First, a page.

Saturday, 3 October 2015

The Martian - Building a new sci-fi era, from the ground up

I hear often that people are scared of change, but I don't think that's universally true. Sometimes, we get excited by change.

I suspect the moment we landed a capsule of humans on the rock orbiting our planet felt a lot like change - a sudden, jarring update installed on our species. Except, it wasn't as monumental as we expected. Wait But Why's amazing, super-long post on space travel, Elon Musk and Mars explains this fizzled excitement in a single neat graphic:

I think the science-fiction renaissance we all kind of hoped might happen over the past five years matches this excitement trajectory quite neatly.

Big-budget, shiny, spectacular films like Gravity and Interstellar are presumed to herald a jarring shift in the waning popularity of science fiction, returning us to the heady days of 2001: A Space Odyssey and Star Wars.

But I don't think these films are going to bring about a jarring change - I think the more modest ventures are the ones that do the real grunt-work in ratcheting up the role of science in cinema. Ridley Scott's The Martian is a great example of a single point in a nice, gradual upward curve - other films like Moon, Ex Machina and Europa Report are great examples of science fiction films that are unheralded single points on this gentle upwards slope.

Via Resident Entertainment

I picked up a copy of Andy Weir's The Martian in New Zealand, recently. It's not a bad book, though it does take a little bit of time to get used to the fairly detailed considerations of mathematical problems in it. It covers the story of Mark Watney, a NASA astronaut stranded on Mars during a botched science mission. Watney's speciality is botany, and wry humour, and Weir's book is a great journey through Watney's increasingly haggard time on Mars.

The movie is astonishingly faithful to the source material. Throughout the film, I was waiting for the plot to diverge clumsily from the book, and for the awkward, inelegant fat fingers of the studio to throw in some over-wrought love interest or absurd cliché (remember that moment when Arthur Dent professes his love for Trillian the Hitchhiker's Guide to the Galaxy movie? The screenwriter insisted it had to be done, for the purpose of advancing the plot).

There are two very noticeable moments where this happens, but they're not major. They still stand out in a film that 97% well-written. In one particularly painful moment, a NASA astronaut explains something in mildly technical terms, and her colleague pleads with her to 'speak English' - you can imagine the stupendous simpleton standing over the shoulder of the screenwriter, insisting that line be inserted into the script. The other moment I can't really mention for fear of spoilers, but if you've read the book before you see the film, you'll probably squirm as much as I did. On the upside, one of the most enjoyable moments of the film, when Watney declares he wants to 'science the shit' out of his predicament, was also not in the book.

Via Newsweek

The clumsy interventions stand out, because The Martian is the first modern science fiction film that unashamedly champions engineering and science, over clumsy, clunking narrative insertions. A monologue at the end of the film beautifully describes the film's key protagonist - not Damon's dishevelled wise-cracking astronaut, but the scientific method and simply working through a problem to reach a resolution.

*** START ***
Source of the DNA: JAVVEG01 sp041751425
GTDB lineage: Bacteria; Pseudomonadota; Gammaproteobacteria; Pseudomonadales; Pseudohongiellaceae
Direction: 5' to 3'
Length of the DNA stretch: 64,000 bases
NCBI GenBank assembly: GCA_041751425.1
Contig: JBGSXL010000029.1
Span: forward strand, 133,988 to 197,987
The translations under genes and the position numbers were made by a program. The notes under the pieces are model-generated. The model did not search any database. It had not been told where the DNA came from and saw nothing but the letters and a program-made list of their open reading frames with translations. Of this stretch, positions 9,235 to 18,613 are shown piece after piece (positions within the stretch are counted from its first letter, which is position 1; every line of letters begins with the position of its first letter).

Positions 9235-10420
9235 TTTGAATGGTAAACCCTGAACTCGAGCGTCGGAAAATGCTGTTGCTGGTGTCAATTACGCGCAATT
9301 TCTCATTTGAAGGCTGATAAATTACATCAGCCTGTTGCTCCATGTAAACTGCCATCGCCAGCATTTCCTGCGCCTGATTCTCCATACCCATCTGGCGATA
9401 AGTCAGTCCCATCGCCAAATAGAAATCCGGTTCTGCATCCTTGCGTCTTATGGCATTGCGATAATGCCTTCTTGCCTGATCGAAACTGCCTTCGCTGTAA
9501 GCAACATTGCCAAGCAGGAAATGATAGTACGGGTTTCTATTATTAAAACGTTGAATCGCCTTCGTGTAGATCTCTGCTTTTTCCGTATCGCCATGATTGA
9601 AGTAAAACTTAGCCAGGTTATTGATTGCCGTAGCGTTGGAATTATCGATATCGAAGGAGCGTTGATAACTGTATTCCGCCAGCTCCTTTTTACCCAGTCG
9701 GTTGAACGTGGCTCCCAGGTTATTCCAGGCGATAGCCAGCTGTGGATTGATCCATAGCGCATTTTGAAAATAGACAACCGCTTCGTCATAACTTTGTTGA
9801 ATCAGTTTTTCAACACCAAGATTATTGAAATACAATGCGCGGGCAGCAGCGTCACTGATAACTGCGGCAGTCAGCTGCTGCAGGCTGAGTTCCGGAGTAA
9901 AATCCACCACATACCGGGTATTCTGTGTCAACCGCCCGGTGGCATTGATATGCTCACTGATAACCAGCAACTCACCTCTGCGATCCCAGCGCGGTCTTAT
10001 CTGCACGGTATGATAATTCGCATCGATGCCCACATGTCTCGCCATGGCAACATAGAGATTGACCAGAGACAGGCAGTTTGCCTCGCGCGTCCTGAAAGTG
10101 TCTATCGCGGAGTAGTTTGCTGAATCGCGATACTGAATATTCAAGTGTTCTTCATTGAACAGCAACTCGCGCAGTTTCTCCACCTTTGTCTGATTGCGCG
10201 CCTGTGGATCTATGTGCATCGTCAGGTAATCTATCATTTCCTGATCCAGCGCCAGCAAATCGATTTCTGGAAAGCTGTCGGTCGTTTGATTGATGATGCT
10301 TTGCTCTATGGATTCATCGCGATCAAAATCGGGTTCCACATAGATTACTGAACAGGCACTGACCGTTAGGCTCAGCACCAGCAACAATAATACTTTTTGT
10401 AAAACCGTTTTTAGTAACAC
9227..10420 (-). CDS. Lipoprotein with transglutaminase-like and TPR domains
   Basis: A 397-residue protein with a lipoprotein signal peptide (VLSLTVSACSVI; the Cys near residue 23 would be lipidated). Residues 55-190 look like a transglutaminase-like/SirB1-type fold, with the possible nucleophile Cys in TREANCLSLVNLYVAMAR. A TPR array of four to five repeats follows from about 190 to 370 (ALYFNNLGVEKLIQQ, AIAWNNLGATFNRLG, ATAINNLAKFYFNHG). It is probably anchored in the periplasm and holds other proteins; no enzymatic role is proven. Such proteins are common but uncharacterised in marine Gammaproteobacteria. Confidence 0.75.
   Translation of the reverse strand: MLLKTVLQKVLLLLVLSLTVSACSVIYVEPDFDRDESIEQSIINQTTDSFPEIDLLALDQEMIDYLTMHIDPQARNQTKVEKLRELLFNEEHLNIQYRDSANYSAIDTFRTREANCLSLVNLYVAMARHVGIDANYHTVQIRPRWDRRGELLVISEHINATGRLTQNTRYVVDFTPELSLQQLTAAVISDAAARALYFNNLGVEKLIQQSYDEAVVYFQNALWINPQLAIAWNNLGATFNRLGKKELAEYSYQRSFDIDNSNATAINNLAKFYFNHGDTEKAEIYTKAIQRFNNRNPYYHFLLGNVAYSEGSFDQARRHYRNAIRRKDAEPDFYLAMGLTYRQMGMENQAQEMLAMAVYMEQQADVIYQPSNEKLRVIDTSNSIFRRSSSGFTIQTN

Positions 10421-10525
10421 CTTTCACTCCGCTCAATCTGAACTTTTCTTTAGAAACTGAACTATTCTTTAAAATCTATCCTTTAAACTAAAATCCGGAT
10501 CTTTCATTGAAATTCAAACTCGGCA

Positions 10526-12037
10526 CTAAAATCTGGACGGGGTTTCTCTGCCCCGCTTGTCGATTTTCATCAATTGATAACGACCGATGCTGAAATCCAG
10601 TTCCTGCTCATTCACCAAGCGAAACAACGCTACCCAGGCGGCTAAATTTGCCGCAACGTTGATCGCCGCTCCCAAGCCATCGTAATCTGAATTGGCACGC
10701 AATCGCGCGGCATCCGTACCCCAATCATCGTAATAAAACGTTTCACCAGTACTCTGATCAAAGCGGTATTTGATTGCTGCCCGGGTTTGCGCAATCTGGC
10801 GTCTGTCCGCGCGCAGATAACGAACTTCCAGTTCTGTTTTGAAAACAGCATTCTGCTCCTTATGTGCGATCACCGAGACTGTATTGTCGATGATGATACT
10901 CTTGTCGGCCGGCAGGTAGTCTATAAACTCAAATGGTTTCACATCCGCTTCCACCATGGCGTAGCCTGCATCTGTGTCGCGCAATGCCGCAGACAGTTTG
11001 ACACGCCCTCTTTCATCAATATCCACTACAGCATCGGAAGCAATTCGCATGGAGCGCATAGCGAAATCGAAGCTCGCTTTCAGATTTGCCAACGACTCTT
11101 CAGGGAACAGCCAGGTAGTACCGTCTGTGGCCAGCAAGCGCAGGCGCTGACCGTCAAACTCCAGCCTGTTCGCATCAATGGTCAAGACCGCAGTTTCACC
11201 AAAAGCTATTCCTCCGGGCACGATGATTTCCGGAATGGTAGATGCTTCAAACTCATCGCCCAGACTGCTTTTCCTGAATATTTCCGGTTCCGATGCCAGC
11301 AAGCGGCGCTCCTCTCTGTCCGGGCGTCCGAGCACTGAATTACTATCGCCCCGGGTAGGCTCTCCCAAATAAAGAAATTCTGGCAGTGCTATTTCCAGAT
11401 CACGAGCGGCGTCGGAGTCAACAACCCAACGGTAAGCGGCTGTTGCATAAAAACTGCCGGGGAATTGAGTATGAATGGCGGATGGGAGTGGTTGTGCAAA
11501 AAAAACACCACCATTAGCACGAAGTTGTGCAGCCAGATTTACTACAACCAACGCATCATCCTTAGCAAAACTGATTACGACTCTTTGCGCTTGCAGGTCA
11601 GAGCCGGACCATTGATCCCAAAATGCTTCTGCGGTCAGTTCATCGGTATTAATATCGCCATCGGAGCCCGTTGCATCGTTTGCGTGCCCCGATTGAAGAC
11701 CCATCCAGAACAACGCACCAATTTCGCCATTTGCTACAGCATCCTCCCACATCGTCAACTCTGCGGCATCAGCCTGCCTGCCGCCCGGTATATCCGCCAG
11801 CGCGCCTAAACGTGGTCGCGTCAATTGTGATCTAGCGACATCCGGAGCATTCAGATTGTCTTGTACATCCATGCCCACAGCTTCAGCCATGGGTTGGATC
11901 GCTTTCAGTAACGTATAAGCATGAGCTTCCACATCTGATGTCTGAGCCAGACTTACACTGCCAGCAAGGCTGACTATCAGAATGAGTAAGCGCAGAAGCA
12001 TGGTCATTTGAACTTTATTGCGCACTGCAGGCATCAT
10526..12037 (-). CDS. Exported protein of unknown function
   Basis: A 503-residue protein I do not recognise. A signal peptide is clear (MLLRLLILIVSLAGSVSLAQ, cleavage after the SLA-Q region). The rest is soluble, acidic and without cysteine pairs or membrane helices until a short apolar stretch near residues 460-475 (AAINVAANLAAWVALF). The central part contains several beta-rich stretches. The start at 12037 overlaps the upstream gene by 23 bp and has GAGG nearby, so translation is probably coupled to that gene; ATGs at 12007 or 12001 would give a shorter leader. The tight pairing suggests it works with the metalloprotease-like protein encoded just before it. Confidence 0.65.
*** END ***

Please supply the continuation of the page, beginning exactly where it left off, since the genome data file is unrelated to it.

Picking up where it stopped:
No narrative awkwardness is required in this film - Watney's problem-solving drives us through this journey, like his faithful, reliable Mars rover. Compare this to Gravity, in which the protagonist progresses through the film by erasing the laws of physics. Watching Sandra Bullock fire-extinguisher her way between space stations was painful. I'm much more forgiving towards Interstellar, simply because it's very high-concept, and it's also distractingly beautiful.

Interstellar was pretty, but painful

The Martian doesn't distract with purple space things. It presents a calm, deliberative approach to problem-solving as a way of surviving, as an engine for drama and exploration and emotion. It actually does this better than the book, due largely to Ridley Scott's experience and skill in this medium. And, the science is accurate - make sure you read astrophysicist Katie Mack's review of the film here.

Despite some irritating and truly unnecessary sci-fi cliche blips, the film does far more than advocate for a human mission to Mars (you should see the conspiracy theories about NASA's recent announcement of the discovery of flowing water on the red planet).

It presents the survival of a human as dependent on effort, and focus, and mathematics. So many other films assure us that peril will be resolved by unseen forces working towards our moment of redemption - that problems are resolved simply by waiting, and watching. The Martian ditches that assumption, and it's an absolute pleasure to watch.

Watney sciences the shit of his wall

This film feels simultaneously minor and monumental. The modesty with which it presents this pro-scientific philosophy is important - it's a single point in what I hope is a gentle upward slope in science fiction films: cinema that presents science as a method, rather than a monster. I hope this trend is coupled to an increasing love of space travel, one that ratchets upwards over time in a sustainable trajectory. We've been without the thrill of exploration for too long, and I want to be alive when a human being touches their space-boot to Martian soil.

The film is good. Go and watch it. Four and a half stars. 

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